Currently, the core of the MyGeotab gps fleet tracking software solution is available in English, French, Spanish, German, and Japanese. Why does Geotab bother with translation, when English is the lingua franca of the IT world?
It boils down to the fact that — no matter how good a person’s conversational English is — feature-rich software requires the communication of numerous industry-specific ideas to be understood. If a user can’t tell a “cancel” button from an “okay” button, that software will quickly go from useful to useless.
That’s where translation comes in: it opens up the ideas of the product to the customer. Geotab localizes our software to be seen, heard, and, most importantly, understood. The process of localization is more than translation, it is the adaptation of the software to the specific region.
From bursting buttons to ballooning drafts, we have seen it all in our translation journey. Here are examples of some interesting peculiarities encountered during localization.
German User Interface (UI)
A simple analysis of the average word length in a language’s dictionary reveals some interesting insights. While the average English word length is 8.23 characters, the average German word sits at a mighty 11.66.
Visualization of the Distribution of Word Lengths by Ravi Parikh (www.ravi.io)
It might not seem like much difference, but it does have an impact. In translating the user interface elements, a difference of even a few letters can prove to be troublesome. As you can see below, with the longer word, the button has lost visual symmetry. A simple translation job now involves the web designer — who has to resize the user interface (UI) elements and look for other visual aberrations.
Spanish Word Count
If you translated 1000 English words into Spanish, you would have a 40% increase in length, or about 400 additional words. In our case, what were once beautifully formatted single-page documents in English ballooned into awkward one-and-a-half page documents when translated into Spanish. The solution isn’t always simple. Sometimes you can adjust the margins, spacing, and image sizes, or attempt minor re-writes, but sometimes the difference in page length must be accepted.
Suggested Reading: Continuous Integration in MyGeotab
Localizing the Japanese language is a particularly interesting case (and similar issues appear in the Korean and Chinese languages). The Japanese language uses three alphabets, one of which (called Kanji) is logographic and has approximately 2000 commonly used characters. These Kanji logograms can become quite complex.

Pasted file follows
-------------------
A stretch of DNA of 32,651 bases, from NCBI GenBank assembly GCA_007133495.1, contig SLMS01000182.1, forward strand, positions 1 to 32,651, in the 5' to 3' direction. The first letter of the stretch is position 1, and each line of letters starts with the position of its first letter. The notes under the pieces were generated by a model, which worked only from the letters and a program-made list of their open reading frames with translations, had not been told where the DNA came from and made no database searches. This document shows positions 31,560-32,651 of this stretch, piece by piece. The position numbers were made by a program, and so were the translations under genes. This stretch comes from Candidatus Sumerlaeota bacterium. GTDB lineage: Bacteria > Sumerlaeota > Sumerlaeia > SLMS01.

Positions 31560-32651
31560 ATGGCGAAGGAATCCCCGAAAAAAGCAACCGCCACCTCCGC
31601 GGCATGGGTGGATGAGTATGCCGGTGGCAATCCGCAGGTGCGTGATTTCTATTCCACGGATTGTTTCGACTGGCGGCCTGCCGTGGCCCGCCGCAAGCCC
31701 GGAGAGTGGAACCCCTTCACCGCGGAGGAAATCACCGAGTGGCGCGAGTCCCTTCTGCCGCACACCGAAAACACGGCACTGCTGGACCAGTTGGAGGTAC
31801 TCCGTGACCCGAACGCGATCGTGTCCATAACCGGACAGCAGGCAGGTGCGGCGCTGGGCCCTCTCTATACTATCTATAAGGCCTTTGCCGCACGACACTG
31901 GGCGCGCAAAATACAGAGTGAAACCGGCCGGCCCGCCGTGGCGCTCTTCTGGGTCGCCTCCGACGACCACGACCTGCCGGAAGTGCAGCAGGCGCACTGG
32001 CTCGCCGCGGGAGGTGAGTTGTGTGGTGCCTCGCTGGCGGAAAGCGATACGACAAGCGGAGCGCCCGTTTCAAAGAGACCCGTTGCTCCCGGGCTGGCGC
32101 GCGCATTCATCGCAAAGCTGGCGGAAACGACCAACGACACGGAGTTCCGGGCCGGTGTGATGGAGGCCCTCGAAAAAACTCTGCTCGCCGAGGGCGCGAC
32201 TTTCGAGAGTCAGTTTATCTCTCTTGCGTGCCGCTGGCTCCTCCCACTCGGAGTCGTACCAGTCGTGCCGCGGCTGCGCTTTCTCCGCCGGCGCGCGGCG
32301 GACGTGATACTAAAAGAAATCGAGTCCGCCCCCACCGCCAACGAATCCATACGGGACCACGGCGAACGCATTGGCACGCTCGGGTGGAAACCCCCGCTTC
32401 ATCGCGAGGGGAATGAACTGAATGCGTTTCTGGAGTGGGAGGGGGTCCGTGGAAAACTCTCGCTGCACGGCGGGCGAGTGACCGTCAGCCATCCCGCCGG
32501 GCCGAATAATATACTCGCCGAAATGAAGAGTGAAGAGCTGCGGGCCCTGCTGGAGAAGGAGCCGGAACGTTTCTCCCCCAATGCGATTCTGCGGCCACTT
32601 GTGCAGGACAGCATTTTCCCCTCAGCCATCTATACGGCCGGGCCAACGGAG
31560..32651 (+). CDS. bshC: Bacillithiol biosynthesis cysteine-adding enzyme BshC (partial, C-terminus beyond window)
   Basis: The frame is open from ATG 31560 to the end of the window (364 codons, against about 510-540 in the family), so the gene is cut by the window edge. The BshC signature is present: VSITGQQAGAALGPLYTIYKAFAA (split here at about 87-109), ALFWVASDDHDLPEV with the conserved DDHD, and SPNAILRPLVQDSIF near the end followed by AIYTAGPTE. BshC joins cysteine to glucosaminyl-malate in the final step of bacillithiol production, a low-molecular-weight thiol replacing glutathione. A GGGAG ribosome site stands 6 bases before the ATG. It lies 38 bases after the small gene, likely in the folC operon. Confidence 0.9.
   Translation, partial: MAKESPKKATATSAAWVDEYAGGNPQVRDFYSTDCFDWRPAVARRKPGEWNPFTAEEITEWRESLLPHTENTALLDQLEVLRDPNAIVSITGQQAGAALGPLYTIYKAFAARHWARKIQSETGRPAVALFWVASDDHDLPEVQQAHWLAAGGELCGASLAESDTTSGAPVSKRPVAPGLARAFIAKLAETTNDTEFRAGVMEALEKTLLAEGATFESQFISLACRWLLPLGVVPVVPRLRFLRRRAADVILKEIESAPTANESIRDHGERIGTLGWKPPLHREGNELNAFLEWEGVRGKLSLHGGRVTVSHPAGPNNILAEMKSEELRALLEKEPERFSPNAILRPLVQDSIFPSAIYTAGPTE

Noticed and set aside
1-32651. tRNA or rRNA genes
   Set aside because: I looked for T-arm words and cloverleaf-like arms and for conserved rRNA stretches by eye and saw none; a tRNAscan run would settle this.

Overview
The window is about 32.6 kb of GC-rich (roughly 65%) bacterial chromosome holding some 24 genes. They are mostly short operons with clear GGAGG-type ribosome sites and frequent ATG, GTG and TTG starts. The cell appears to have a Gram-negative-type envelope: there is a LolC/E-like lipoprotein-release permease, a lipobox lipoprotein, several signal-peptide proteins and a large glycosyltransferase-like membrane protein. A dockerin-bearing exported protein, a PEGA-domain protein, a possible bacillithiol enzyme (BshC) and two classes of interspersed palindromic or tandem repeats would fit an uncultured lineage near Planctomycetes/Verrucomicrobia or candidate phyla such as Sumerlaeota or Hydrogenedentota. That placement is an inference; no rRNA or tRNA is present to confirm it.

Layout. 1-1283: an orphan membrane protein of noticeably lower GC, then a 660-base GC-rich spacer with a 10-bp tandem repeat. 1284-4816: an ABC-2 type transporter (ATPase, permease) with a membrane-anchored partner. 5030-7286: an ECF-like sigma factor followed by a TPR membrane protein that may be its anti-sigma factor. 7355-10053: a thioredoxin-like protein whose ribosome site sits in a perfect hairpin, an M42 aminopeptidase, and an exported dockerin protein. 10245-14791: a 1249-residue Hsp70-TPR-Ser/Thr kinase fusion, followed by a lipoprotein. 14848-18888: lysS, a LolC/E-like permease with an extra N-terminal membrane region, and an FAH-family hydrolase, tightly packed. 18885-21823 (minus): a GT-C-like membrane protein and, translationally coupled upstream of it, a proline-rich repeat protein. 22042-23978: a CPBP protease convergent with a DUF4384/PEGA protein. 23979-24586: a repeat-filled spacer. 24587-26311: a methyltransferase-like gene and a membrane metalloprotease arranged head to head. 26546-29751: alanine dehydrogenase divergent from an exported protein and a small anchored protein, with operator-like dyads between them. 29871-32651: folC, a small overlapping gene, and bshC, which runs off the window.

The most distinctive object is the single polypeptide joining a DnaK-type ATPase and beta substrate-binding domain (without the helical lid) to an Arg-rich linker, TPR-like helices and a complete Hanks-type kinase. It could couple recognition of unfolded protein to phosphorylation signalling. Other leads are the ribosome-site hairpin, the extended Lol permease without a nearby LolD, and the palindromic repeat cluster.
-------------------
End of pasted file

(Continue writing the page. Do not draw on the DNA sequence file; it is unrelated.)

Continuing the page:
As you can imagine, at font sizes comfortable for Latin characters, the numerous tiny strokes of Japanese kanji become blurry and difficult to decipher. This is easy enough to correct by increasing the font size.
However, a less obvious and more technical issue is the matter of the font itself. It takes an almost Herculean effort for a font designer to create some 2000 characters worth of font — and Verdana, Arial, and Helvetica fonts were not designed with Japanese in mind.
With all of your favorite fonts unable to render Japanese kanji, you’re left with a spindly system font that displays the kanji at a bare-minimum level of legibility. The image below illustrates a system font contrasted with a properly-designed font for Japanese characters (Noto Sans Japanese).
The difference is apparent, even to those of us who do not read Japanese. Luckily, the actual implementation of a new font is simple and the benefit to the reading experience of Japanese users is significant.
The reader-friendly Noto font family was developed by Google. Last year, Geotab updated the default system font for the Japanese language user interface in MyGeotab to Noto Sans Japanese. The change greatly improved Japanese language legibility.
Localizing for… English?
So what does localizing for English mean? Within the English-speaking world, there are differences in vocabulary, grammar, and spelling. For instance, what I know as the hood of a car is referred to as a bonnet in the UK and Australia. There are many other differences, including litre vs. liter, inquire vs. enquire, travelling vs. traveling, using Ss instead of Zs — and this in itself is a ‘zee’ vs. ‘zed’ affair — as in ‘realize’/’realise’, or where to place punctuation in relation to quotation marks.
If overlooked, all these little differences can distract the reader and take their attention away from the content at hand. It may even outright confuse them in the case of word differences like hood/bonnet. English is surprisingly varied and it takes some extra care to stay aware of all the little things.
Why Does Language Matter in GPS Fleet Tracking Software?
We at Geotab believe that our gps fleet tracking software and solutions are truly great, and we want to communicate that to our customers. We want our customers to understand how to best use the software and how to get support when needed.
Making that extra effort to discern that a form of Peninsular Spanish might not make a whole lot of sense to our South American customers, or understanding that em-dashes aren’t used in German the way they are in English, are all bright points in our localization efforts. The ultimate goal is a clarity of interaction and a feeling of comfort for the customer — them knowing that they can communicate in a language that won’t lead to a bad business decision.
In that regard, our communication efforts go beyond the written word. We’re quite proud of the team we’ve assembled, which includes speakers of English, German, Spanish, and French. And we’re always trying to accommodate even more customers in their native language. Visit the Geotab website in German, French, or Spanish to learn more about our telematics solution.